Australian Muscle Car - - Contents - FG

Rac­ing leg­end Fred Gib­son catches up with an old mate who’s span­nered for the greats. While Paul Gover re­calls be­ing nicked by GM’s speed cops – on their own test track!

Some­times you don’t know where to start, but for this col­umn it’s pretty easy. It’s a bit late now to wish you all Happy New Year, so in­stead I’ll wish you Happy New Sea­son – rac­ing sea­son that is. Thanks for your con­tin­u­ing in­ter­est in Gib­son Mo­tor­sport. I don’t know about you, but Chris­tine and I had a great break. One of the things we did re­minded me that while mo­tor­sport is a world­wide busi­ness, that world can some­times seem very small.

In early Jan­uary we were in­vited to a birth­day bash for my sis­ter Mar­garet up on the Gold Coast at the home of Bruce ‘Ri­cho’ Richard­son and his wife Nola, whom we’ve known for many a great year.

Bruce is an in­ter­est­ing guy in his own right. He’s in his late 70s now and is prob­a­bly best known to most read­ers of this mag­a­zine as the Ron Hodg­son Rac­ing me­chanic cap­tured by the TV cam­eras be­ing con­soled in the pits at Bathurst 1976. This was when the lead­ing Bob Mor­ris/John Fitz­patrick L34 To­rana, pre­pared by Bruce, looked like it would fall a lap or two short of win­ning, but some­how limped across the fin­ish-line to take a stun­ning vic­tory.

I’ve sug­gested to editor Luke that Bruce is de­serv­ing of a pro­file in AMC [ED: Sage ad­vice, FG, look for it later in 2016] as he has such an in­ter­est­ing story. For in­stance, when he was 21 he de­cided to up sticks and head for the UK, as you do. He told us it cost him £109 and he had to go via Naples. He’s got no idea how he made it from there to Eng­land!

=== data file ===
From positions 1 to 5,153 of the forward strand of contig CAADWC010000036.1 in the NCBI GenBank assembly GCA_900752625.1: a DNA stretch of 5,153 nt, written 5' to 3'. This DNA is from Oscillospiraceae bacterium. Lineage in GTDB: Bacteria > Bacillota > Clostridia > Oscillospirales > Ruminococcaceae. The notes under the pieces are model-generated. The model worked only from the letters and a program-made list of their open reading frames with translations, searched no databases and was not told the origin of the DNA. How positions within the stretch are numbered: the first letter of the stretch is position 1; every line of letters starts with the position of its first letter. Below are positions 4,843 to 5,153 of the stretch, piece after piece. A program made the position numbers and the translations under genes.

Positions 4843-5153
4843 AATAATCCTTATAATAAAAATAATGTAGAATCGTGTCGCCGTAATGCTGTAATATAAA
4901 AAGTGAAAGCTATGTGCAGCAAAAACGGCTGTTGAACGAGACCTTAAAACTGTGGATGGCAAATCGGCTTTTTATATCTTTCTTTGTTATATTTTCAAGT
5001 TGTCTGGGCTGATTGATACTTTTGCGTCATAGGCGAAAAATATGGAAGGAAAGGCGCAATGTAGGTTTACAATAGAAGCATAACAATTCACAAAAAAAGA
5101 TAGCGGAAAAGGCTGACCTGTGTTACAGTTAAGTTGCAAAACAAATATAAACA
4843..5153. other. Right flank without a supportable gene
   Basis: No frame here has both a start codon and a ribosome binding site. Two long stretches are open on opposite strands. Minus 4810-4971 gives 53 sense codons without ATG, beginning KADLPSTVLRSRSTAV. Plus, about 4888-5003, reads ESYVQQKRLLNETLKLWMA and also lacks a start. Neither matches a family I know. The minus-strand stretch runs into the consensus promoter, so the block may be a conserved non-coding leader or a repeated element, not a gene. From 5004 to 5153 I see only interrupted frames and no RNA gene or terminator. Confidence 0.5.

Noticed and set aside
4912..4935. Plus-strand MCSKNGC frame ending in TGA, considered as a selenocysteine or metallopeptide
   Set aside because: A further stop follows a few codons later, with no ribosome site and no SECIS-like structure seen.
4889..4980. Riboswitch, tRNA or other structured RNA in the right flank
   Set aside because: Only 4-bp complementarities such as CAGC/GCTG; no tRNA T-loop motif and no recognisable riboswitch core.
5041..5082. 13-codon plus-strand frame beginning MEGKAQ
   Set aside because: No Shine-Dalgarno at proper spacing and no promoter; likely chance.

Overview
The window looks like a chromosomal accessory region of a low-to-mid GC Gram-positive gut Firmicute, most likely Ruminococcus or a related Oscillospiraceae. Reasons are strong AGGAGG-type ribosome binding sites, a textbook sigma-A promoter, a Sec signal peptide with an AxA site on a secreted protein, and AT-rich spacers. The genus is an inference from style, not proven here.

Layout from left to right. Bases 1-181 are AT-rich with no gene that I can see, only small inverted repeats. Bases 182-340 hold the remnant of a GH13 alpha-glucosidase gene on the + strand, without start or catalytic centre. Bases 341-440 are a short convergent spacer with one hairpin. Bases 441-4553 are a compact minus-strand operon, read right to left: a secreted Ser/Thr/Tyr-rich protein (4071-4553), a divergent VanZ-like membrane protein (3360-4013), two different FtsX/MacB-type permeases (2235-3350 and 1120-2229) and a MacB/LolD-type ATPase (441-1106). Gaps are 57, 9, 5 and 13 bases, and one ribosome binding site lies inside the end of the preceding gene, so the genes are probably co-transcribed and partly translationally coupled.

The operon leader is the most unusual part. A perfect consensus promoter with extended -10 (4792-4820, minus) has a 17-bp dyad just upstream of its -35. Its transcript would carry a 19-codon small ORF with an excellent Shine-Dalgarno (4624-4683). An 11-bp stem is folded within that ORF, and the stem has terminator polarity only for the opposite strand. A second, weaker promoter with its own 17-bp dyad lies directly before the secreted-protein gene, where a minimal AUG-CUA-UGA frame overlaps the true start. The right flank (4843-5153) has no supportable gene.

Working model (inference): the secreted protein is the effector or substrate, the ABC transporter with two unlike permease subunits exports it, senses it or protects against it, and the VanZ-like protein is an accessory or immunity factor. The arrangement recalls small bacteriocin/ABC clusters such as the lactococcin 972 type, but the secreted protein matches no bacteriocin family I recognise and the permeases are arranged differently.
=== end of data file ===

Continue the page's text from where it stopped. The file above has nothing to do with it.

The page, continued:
But he sure knew what he was do­ing when he ar­rived there. Bruce went to work for a man called Reg Par­nell. Some of you may re­call that Reg, who was born way back in 1911, was a driver in his own right, al­though his ca­reer was badly set back by World War II. But he took part in six grands prix, in­clud­ing the very first World Cham­pi­onship race at Sil­ver­stone on May 13, 1950 – and came third for Alfa Romeo, whose other driv­ers were blokes by the name of Fan­gio, Fa­gi­oli and Fa­rina.

Par­nell then moved into team man­age­ment, and for sev­eral years had a close as­so­ci­a­tion with his fel­low English­man, Roy Sal­vadori. Roy did 47 grands prix, sev­eral of them in Coven­try Cli­max-pow­ered ma­chin­ery – and that’s where Ri­cho comes into it.

Reg Par­nell had a close as­so­ci­a­tion with Coven­try Cli­max, and Bruce looked af­ter Roy’s Cli­max en­gines when he was driv­ing for Reg. At one point the en­gine sup­pli­ers asked why they hadn’t seen any of Sal­vadori’s en­gines for re­builds for some time, and were told that Bruce was look­ing af­ter them him­self. That was un­heard of back in those days!

I’m not sure when Bruce came back home, but he worked for me at one stage when I drove the ex-Frank Gard­ner Brab­ham, the Tas­man 2.5-litre car com­plete with Coven­try Cli­max en­gine for Niel Allen.